Reversing Baldness Naturally Similar to Natural Prostate Strategies
There is now enough scientific evidence to contend that baldness can be at least partly reversed naturally.
In 2011, we reported on research that mixed tocotrienols were found to increase hair growth in a placebo-controlled double-blind clinical trial. In this study of 28 men with male pattern balding, mixed tocopherols increased hair growth by more than 41%.
And research from Turkey’s Firat University found that patients with alopecia have significantly higher levels of lipid peroxidation were increased, and antioxidant levels were decreased in baldness.
New research from the Republic of Korea’s Pusan National University has found that pumpkin seed oil will increase hair growth among balding men.
The medical researchers tested the pumpkin seed oil on 76 male patients with moderate androgenic alopecia – male pattern hair loss. None of the patients had tried any previous medication, supplement or topical therapy for at least three months prior to the beginning of the study. The researchers recruited 90 patients, but excluded those with high liver enzyme levels.
The patients were divided into two groups and half were given a placebo. The treatment consisted of giving the patients 400 milligrams of the pumpkin seed oil per day in capsules. They were given two capsules before breakfast and two capsules before dinner.
After three months and at the end of the study at six months the patients were assessed using blinded practitioner analysis, and given a point score, which ranged from -3 (greatly decreased) to +3 (greatly increased).
Each scalp was also photographed using phototrichography – a polarizing technology, allowing the hair loss region to be targeted and measured from the center.
The researchers also conducted hair counts using two different lenses. In addition, the patients rated their own hair gain using the Visual Analogue Scale (VAS).
In the photographic analysis, the researchers found that 44% of the group taking the pumpkin seed oil slightly or moderately improved hair growth, while 51% were unchanged and 2.7% – actually just one patient – had slightly more baldness at the end of the six months.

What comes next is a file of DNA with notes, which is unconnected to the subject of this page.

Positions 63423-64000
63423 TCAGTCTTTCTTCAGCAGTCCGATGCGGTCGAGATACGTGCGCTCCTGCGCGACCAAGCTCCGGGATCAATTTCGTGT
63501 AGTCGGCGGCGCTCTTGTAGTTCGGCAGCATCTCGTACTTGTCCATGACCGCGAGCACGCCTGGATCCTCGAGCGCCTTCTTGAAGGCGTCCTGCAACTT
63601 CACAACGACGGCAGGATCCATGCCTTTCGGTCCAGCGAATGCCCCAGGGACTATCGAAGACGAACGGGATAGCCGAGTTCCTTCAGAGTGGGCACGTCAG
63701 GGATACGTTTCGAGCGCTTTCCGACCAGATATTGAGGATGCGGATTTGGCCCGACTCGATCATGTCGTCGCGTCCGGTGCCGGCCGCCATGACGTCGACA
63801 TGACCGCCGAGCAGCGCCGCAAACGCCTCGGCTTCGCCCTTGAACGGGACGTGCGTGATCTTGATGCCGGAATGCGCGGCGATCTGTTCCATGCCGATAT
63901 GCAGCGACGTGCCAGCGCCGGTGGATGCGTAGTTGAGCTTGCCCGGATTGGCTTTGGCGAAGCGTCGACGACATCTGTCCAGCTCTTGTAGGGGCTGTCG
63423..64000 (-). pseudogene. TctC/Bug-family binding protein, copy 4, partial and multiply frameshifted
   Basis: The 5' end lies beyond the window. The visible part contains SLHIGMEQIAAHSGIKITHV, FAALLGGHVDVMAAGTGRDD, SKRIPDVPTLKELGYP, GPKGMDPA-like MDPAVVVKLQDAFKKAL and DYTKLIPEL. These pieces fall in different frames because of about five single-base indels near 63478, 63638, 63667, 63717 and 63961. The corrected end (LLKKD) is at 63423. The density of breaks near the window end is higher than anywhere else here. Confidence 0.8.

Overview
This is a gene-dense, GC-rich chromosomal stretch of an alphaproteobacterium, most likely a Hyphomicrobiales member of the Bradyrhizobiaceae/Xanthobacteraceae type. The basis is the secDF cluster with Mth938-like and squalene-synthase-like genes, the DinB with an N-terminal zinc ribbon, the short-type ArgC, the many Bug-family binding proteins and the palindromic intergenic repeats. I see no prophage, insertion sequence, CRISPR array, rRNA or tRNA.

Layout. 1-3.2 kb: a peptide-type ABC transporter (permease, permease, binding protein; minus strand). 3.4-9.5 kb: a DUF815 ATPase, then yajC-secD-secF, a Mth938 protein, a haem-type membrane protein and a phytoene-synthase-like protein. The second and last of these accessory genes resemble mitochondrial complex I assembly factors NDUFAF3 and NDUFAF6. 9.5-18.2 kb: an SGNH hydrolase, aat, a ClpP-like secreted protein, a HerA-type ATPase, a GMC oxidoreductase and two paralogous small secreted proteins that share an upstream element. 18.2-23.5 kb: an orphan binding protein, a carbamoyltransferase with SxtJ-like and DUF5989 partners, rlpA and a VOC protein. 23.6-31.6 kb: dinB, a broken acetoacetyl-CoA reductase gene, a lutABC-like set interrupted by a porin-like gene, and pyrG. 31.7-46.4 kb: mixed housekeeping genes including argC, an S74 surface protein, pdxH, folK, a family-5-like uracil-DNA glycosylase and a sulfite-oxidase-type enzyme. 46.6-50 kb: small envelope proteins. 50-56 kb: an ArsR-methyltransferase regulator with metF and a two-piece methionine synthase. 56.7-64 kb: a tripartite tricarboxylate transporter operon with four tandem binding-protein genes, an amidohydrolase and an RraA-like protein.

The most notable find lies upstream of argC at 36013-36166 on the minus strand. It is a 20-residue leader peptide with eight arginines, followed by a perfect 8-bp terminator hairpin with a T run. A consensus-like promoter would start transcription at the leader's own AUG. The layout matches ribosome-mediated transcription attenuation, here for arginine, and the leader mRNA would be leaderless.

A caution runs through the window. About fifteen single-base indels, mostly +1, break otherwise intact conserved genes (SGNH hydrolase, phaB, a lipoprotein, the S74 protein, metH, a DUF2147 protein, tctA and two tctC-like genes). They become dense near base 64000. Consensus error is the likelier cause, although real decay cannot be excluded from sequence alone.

In comparison, among the placebo group, 28% had increased baldness and 64% were unchanged, while only 7.7% were slightly or moderately improved in hair growth.
In the phototrichographic analysis, the pumpkin seed oil group had significantly higher hair counts – over three times more. The pumpkin seed oil group saw 30-40% increased hair counts while the placebo group showed 5-10% more hair count on average.
The researchers found the treatment to be safe, with only one report of mild stomach upset during the trial.
Other research has found pumpkin seed oil can inhibit the 5-alpha reductase enzyme – in studies testing pumpkin seed oil and prostate hyperplasia.
What causes male pattern baldness and how is it related to prostate hyperplasia?
This is because both male pattern baldness – androgenic alopecia – and prostate hyperplasia is typically caused by the increased conversion of testosterone to dihydrotestosterone (DHT) – or 5-alpha- dihydrotestosterone (both of which are androgens). This is stimulated by the increased activity of an enzyme called 5-alpha reductase.
The 5-alpha reductase enzyme is involved in the conversion of a myriad of hormones, including aldosterone, testosterone, cortisol and others.
But when 5-alpha reductase is increased within the hair follicles and converts too much of a man’s testosterone to dihydrotestosterone (DHT), this can damage the hair follicles. The first sign is the hair begins to thin. As the damage becomes worse, the follicle goes into dormancy. At this point, there is complete hair loss at the follicle.
About 95% of hair loss is due to this increased level of 5-alpha reductase. While there are indications that this process is driven through heredity, there is significant evidence to believe that the heredity factor is related to the diets of our family lineage, which produced epidemic markers that increase the release of this enzyme.
While we cannot pose to reverse the genetic markers that increase 5-alpha reductase, there is ample evidence to indicate that dietary changes along with supplements can dramatically change not only our hair growth – but our risk of prostate enlargement.
This element of prostate enlargement is linked intimately with male pattern baldness because an increase in 5-alpha reductase – and its conversion of testosterone to dihydrotestosterone in the prostate leads to prostate enlargement – benign prostatic hyperplasia and increases the risk of malignancy – prostate cancer.